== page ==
The impact of the COVID-19 pandemic on Georgetown’s budget and resources forced cutbacks in essential areas, including the bystander intervention training that is typically mandatory for first-years but did not take place last semester.
Health Education Services (HES) typically administers the five-hour training session in conjunction with student and community trainees, covering topics of sexual assault and misconduct, reporting policies, and guidance for situations where a peer is at risk. Developed by the UNH Prevention Innovations Research Center (PIRC), the program is designed for groups of students who discuss and work through case study examples. With the advent of the pandemic, the program has not been made available for students online, and staffing cuts at HES have forced the university to pause the training.
The staff member responsible for running Bringing in the Bystander, Erin Hill, vacated her position last September. Her responsibilities as interpersonal violence training and education specialist included online alcohol and sexual assault prevention classes, but the position remains unfilled. In the meantime, HES director Carol Day has taken over facilitating those online courses so HES can continue to offer them.
“That position is frozen now; we’ve been asked, as have other departments across the university, to give back potentially a position for funding reasons, so that’s on the table,” Day said, adding that responsibilities would need to be distributed among the remaining staff. HES recently filled a separate vacant position to promote diversity and inclusion in their sexual assault response and prevention team, but administering training programs may become an additional responsibility for that position.
According to Day, HES receives many requests from student organizations each year to conduct additional trainings for upperclassmen and student leaders. Due to a lack of staffing, Day said they have had to turn down some requests for specific trainings.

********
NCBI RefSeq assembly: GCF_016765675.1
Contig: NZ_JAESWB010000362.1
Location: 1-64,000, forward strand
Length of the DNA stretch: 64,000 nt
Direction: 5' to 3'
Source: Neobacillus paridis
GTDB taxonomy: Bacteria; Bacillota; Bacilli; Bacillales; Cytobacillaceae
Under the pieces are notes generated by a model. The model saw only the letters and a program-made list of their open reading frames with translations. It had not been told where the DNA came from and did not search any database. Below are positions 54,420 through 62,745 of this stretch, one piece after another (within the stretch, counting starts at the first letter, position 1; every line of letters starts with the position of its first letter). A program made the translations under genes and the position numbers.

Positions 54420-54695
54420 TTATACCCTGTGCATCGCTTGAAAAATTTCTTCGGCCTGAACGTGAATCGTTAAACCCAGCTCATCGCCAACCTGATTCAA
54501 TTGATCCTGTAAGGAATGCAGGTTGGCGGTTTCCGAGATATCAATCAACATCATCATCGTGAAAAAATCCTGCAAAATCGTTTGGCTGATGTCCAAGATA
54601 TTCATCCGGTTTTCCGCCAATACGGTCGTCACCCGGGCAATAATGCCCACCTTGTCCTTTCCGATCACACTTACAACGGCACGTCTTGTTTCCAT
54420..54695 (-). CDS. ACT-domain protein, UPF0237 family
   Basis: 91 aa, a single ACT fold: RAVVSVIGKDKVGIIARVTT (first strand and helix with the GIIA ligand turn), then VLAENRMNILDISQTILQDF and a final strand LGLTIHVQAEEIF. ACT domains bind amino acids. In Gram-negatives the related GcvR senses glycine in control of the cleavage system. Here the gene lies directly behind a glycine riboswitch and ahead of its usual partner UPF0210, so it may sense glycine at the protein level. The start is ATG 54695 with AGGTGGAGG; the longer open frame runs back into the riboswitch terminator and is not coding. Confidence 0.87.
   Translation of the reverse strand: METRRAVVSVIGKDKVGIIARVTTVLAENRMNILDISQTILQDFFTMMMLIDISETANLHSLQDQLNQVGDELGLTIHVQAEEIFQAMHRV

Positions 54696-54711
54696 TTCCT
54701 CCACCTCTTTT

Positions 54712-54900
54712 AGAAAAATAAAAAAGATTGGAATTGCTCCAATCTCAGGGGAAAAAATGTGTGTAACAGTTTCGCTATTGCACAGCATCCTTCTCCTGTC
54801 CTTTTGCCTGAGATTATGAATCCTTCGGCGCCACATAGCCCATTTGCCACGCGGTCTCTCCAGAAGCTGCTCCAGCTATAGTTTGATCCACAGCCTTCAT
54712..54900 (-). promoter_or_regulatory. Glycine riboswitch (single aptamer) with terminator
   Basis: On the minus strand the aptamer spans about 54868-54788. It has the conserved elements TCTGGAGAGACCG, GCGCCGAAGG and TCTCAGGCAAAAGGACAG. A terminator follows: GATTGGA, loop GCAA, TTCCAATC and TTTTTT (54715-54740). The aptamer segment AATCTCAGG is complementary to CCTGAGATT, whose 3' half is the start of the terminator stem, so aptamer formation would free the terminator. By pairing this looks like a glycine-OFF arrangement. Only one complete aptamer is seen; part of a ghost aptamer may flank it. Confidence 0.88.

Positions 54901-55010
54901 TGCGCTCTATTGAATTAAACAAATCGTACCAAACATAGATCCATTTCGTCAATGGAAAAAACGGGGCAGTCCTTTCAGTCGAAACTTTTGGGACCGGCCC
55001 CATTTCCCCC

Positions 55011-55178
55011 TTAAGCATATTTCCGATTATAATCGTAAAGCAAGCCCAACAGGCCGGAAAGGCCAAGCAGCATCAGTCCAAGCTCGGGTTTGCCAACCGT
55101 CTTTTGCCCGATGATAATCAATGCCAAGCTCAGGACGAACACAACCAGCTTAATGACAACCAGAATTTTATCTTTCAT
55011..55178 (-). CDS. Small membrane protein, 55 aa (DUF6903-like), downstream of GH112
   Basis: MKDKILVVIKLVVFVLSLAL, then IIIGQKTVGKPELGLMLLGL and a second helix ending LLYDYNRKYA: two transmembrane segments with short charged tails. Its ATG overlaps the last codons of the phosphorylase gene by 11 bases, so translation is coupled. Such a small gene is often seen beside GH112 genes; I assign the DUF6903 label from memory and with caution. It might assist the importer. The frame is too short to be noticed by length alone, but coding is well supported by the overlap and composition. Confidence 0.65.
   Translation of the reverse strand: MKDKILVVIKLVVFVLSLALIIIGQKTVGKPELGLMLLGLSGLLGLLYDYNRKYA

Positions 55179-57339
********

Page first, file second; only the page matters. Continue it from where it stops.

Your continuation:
According to Day, the virtual learning environment and facilitation issues caused HES to pause the training, intending to adapt the in-person training in line with public health guidelines once students can return to campus. Soteria Solutions, the organization that vends the PIRC-developed training session, provides Georgetown with a license to administer the workshop but had not altered the program for online use until late into the fall of 2020.
According to Day, the program is more effective in-person for students arriving on campus for the first time. “It’s logistically a hard program to implement, and we try always to deliver it when students first come and let the awareness be raised before they’re vulnerable,” Day said.
The training itself is relatively new, with the first mandatory workshops held during the fall semester in 2017, following a sexual assault and misconduct climate survey held the previous year.
Campus climate surveys, conducted in 2016 and 2019, have demonstrated a clear need for bystander intervention education. According to the first set of data, 31 percent of female-identifying undergraduates experienced non-consensual sexual contact as a result of physical force or incapacitation, as well as 10.8 percent of male-identifying undergraduates. Students reported high rates of sexual harassment, with 47.4 percent of all students having experienced it since arriving at Georgetown, and especially high rates, 85.7 percent, among students who identified as “transgender, genderqueer or non-conforming.”
Data from the second survey showed similar or higher levels of sexual harassment but reported an increase in bystander interventions by peers. 78.4 percent of students reported that while witnessing “a situation they believed could lead to a sexual assault,” they took action, as opposed to the 77.1 percent who responded that they did nothing to intervene in the 2016 survey.
Before the pandemic, HES planned to expand their bystander training offerings, according to Day. HES staff wanted to create an additional module with greater emphasis on race, gender and Georgetown-specific scenarios to be administered in addition to the licensed training workshop. Staffing cuts have at least temporarily delayed these efforts.
Moving forward, Day still sees the training program as a priority for students and HES staff during the pandemic, but she acknowledges it will need to adapt due to health protocols and staffing. “We will have limitations for sure, and we’ll have to decide how to prioritize the work differently,” she said.
In addition to logistical challenges, she said, the needs of the student body during virtual learning circumstances have also shifted. Fears of sexual violence and harassment may be less applicable within the Georgetown community when students are learning remotely, but other areas may pose a greater threat, including threats at home, social media, and online activity. HES seeks to use student feedback to better tailor bystander intervention trainings in the future, especially as circumstances for in-person learning remain unclear.